After seeing the public safety advisory sent out by University Police two weeks ago, Linda Macias, a counseling and guidance graduate student, said she feels unsafe when parking on the Brownsville campus.
“I don’t feel safe because there is a risk of my car being, you know, vandalized or [broken into],” Macias said.
The Jan. 17 advisory stated there were three break-ins on the Brownsville campus. One of the vehicles belonged to the university and two to faculty members.
These incidents happened in the late hours of Jan. 16 and 17 in parking Lots A1 and B2.
“Those incidents, actually, causes us to be a little more vigilant and have a little bit more patrols out there and also putting out the word,” said Raul Munguia, UT Rio Grande Valley police chief.
When a faculty member returned to his car about 1:30 a.m. Jan. 16 he discovered the driver’s window was broken. Items were missing and no other nearby vehicle was broken into, according to an offense report summary sent to The Rider.
At 12:29 a.m. Jan. 17, an officer on patrol spotted a university vehicle with its left window broken and compartments opened. Ten minutes later, he saw a faculty vehicle that was burglarized.
Because the investigation is still ongoing, no further details were released, Munguia said.
The last break-ins on the Brownsville campus occurred in late October in a Texas Southmost College parking lot, which is frequently used by the UTRGV campus community.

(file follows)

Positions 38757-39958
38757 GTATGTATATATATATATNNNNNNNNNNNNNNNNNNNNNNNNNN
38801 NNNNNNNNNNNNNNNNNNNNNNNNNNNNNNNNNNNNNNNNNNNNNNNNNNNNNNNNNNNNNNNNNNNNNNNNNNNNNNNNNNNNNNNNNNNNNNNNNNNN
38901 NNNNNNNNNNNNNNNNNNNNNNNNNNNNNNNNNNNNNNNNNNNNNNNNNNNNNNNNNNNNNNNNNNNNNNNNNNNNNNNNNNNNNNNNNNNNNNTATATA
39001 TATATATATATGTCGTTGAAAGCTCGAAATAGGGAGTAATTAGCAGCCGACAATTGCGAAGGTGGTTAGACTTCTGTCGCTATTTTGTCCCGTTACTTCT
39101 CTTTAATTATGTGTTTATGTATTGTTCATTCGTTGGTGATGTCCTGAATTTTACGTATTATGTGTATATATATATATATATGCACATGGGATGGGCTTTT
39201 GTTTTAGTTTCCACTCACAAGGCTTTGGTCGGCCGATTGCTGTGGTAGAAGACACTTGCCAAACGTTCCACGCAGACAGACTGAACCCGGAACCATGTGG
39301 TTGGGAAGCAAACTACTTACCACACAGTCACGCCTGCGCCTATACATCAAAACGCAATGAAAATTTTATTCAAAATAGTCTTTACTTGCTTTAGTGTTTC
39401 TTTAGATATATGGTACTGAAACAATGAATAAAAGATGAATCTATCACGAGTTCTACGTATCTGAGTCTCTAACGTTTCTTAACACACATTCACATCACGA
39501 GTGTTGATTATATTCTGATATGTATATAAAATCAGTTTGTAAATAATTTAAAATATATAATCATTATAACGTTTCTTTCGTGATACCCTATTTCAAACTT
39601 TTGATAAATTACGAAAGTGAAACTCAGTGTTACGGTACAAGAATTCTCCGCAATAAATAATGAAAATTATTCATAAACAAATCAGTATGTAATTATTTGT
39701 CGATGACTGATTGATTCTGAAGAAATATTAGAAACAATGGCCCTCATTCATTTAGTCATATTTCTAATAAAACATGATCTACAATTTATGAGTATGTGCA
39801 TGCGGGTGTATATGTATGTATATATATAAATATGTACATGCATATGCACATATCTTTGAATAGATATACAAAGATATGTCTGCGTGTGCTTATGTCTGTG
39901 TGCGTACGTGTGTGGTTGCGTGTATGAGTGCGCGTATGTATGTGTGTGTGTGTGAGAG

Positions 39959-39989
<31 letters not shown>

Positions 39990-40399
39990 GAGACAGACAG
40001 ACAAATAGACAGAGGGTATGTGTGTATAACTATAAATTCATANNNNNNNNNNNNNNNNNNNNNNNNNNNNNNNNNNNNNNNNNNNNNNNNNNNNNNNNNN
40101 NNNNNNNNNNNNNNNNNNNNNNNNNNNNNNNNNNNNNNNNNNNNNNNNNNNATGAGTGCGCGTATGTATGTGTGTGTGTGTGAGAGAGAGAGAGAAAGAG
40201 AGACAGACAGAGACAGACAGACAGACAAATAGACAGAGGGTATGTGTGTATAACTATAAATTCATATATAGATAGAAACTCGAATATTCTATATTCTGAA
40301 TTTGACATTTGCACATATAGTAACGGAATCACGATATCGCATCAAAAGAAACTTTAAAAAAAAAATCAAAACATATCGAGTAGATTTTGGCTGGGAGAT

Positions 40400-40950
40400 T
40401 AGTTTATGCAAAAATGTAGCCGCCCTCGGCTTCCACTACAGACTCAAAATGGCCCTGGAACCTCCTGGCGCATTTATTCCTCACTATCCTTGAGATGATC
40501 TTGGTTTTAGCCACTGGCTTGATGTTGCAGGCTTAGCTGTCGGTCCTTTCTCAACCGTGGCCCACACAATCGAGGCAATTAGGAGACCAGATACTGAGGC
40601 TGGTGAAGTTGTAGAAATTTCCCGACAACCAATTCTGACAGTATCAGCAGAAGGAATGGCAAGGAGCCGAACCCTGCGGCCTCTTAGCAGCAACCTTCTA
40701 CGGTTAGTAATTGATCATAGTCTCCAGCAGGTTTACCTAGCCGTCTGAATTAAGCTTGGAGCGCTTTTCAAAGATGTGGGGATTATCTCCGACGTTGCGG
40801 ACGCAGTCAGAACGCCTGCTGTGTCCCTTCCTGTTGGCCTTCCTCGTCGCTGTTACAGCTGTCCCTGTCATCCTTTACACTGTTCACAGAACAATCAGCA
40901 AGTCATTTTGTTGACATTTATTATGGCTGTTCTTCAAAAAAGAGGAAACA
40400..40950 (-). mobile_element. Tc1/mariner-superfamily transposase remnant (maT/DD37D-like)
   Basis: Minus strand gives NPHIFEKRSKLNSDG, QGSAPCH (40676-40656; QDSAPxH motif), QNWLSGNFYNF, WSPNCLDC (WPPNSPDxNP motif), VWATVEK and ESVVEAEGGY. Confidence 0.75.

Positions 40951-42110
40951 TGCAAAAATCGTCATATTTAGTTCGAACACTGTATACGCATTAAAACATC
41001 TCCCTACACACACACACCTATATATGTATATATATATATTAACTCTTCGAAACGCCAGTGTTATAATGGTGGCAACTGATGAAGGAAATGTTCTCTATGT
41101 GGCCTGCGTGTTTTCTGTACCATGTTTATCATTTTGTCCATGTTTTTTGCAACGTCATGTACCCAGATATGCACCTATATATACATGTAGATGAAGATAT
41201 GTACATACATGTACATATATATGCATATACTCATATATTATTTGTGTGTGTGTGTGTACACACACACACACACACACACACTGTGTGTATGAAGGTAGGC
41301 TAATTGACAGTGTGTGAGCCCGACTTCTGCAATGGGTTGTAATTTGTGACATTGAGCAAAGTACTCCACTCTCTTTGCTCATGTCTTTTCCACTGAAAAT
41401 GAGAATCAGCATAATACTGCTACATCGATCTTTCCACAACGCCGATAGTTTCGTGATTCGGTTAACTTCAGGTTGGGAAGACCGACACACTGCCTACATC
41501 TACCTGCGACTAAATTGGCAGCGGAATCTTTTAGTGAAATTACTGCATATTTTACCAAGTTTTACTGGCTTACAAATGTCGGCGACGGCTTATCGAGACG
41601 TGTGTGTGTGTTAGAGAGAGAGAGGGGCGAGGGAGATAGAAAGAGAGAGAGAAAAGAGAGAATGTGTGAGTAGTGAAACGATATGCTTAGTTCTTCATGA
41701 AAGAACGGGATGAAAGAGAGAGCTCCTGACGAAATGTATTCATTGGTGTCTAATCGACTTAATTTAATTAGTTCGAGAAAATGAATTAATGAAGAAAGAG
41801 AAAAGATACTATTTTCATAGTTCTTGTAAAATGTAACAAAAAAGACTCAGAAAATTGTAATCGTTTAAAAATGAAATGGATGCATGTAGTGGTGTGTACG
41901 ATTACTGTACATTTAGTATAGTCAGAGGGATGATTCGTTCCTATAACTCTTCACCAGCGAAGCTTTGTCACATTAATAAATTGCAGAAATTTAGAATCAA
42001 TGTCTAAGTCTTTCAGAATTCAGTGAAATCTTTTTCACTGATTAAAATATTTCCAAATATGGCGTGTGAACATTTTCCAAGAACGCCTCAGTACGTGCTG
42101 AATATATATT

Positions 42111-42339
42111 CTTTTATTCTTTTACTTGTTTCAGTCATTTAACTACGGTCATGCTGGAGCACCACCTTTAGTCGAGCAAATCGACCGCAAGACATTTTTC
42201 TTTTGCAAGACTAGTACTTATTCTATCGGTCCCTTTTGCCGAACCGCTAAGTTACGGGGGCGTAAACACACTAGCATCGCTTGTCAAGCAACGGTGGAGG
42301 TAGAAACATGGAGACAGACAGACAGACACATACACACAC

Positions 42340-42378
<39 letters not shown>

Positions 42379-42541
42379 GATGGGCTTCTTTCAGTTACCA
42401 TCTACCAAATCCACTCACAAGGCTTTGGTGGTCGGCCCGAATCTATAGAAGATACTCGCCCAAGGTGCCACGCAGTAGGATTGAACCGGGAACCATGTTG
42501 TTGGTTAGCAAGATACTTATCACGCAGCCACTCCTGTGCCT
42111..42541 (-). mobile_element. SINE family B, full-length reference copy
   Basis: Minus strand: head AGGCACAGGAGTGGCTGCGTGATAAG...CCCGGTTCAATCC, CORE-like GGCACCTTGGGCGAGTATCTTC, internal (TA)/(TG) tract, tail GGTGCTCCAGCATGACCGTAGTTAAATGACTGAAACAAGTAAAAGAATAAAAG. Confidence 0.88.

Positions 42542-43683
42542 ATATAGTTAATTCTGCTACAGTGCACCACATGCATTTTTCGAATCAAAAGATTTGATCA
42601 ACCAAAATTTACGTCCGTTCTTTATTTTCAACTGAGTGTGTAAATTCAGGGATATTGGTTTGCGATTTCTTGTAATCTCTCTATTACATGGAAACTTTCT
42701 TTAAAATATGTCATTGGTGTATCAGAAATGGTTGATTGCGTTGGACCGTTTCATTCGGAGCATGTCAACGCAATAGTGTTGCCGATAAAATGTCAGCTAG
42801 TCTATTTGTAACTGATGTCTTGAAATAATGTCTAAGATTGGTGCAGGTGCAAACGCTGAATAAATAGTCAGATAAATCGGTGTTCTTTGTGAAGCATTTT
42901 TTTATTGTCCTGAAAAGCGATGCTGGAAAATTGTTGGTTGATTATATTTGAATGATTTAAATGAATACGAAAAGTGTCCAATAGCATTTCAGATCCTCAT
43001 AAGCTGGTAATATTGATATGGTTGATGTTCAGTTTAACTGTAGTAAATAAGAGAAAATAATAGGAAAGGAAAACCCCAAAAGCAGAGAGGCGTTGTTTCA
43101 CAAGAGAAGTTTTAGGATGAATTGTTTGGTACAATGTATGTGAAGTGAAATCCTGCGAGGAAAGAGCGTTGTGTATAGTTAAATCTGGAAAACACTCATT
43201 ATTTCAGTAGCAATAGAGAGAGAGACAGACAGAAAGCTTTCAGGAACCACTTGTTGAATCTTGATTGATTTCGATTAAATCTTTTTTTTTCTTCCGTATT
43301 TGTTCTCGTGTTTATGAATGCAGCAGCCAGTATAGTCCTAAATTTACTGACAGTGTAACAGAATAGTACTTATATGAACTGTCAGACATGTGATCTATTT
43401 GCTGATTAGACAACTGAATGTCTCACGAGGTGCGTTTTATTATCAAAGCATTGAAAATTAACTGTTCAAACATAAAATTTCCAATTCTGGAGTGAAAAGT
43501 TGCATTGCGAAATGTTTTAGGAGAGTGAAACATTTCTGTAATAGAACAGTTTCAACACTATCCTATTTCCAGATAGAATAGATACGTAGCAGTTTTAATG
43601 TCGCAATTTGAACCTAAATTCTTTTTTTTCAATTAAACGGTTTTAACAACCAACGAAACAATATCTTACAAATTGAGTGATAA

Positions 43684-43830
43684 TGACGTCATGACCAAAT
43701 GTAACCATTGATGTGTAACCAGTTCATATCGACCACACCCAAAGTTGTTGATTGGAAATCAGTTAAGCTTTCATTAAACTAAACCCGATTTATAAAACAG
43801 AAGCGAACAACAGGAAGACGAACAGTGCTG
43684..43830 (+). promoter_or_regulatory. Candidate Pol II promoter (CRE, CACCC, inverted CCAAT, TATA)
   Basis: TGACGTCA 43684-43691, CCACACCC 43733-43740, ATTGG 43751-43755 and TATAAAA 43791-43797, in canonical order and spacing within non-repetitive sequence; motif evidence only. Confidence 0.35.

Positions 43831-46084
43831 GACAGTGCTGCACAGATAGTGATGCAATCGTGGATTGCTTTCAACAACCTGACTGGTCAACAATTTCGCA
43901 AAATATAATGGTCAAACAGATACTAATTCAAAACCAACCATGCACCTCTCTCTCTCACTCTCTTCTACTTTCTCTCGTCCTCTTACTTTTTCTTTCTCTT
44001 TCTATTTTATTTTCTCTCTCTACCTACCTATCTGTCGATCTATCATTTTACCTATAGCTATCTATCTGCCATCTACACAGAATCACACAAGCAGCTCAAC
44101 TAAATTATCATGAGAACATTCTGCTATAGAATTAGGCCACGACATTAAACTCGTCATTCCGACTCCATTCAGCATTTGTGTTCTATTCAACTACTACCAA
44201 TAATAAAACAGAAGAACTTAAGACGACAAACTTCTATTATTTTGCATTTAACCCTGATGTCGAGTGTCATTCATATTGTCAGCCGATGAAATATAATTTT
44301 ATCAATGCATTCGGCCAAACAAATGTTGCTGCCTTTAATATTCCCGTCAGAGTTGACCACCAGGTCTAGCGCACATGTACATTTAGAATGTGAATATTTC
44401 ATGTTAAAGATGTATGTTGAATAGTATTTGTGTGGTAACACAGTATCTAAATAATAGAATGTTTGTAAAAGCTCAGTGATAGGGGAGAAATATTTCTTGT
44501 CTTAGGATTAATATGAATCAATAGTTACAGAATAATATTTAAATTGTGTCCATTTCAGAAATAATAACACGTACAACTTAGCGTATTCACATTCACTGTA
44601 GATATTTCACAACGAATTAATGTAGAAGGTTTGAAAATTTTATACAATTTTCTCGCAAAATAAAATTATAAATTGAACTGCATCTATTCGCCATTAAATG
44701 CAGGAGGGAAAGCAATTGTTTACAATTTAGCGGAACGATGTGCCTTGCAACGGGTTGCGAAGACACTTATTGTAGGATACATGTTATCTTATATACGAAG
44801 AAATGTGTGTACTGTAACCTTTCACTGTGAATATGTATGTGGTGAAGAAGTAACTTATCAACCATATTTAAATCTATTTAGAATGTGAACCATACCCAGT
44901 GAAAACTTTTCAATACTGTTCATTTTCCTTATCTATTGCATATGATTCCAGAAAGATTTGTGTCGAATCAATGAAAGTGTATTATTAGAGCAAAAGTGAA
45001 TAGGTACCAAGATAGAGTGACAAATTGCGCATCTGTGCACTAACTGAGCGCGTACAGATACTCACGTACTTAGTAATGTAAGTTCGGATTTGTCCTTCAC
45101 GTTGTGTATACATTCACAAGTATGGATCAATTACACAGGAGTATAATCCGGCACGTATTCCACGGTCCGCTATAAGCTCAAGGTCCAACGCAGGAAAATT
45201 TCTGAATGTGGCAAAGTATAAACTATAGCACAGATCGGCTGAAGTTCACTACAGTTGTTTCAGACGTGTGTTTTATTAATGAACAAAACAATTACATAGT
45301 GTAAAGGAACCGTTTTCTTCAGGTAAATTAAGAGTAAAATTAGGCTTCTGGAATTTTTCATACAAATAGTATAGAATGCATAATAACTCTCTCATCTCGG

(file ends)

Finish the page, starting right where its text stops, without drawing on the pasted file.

Since these six incidents, University Police has started to work with a new security agency the college hired to monitor its facilities, the chief said.
“The communications between TSC security and our department has increased substantially,” Munguia said. “Also, our patrols are extended over there to the TSC campus. As far as where it is we have leased space [from TSC], our officers are patrolling those particular areas.”
Officers are not the only ones keeping an eye on parking lots. The police department on the Edinburg campus has help from security cameras on the lots andthe footage is reviewed for the cases, the chief said.
“We do monitor them,” he said. “However, those are primarily recording cameras. If something occurs, we can go back and look at it. We don’t have the personnel to sit there and personally watch the cameras all day long.”
Although University Police patrol the Brownsville campus, the department is looking into getting security cameras for the campus.
“Here in Brownsville, there were some cameras installed. We also have cameras on the border fence,” Munguia said. “So, we did have a few cameras [but] nowhere near to the extent that they exist in Edin-
burg. However, for both campuses, we’re still looking at increases in cameras.”
University Police is also getting involved in the construction of the new buildings on the Brownsville campus.
“We already have a seat at the table, you know, when they are going over the security needs for the new building,” he said. “That’s where we’re going to be looking at the cameras, you know, camera placements within the buildings.”
University Police recommends the campus community keep an eye out for any suspicious activity in the area, to secure valuables in the vehicle trunk, lock all vehicle doors and always be aware of your surroundings.
“The message here: If anyone sees anything that doesn’t look right to them, that looks suspicious, just be safe and call us,” Munguia said.
Macias said the university should have more patrols.
“I see one car, security, roaming the area but maybe having more patrols on campus will make me feel very safe,” she said.
To report suspicious activity on the campuses, call University Police at 882-8232 in Brownsville and Harlingen and 665-7151 in Edinburg.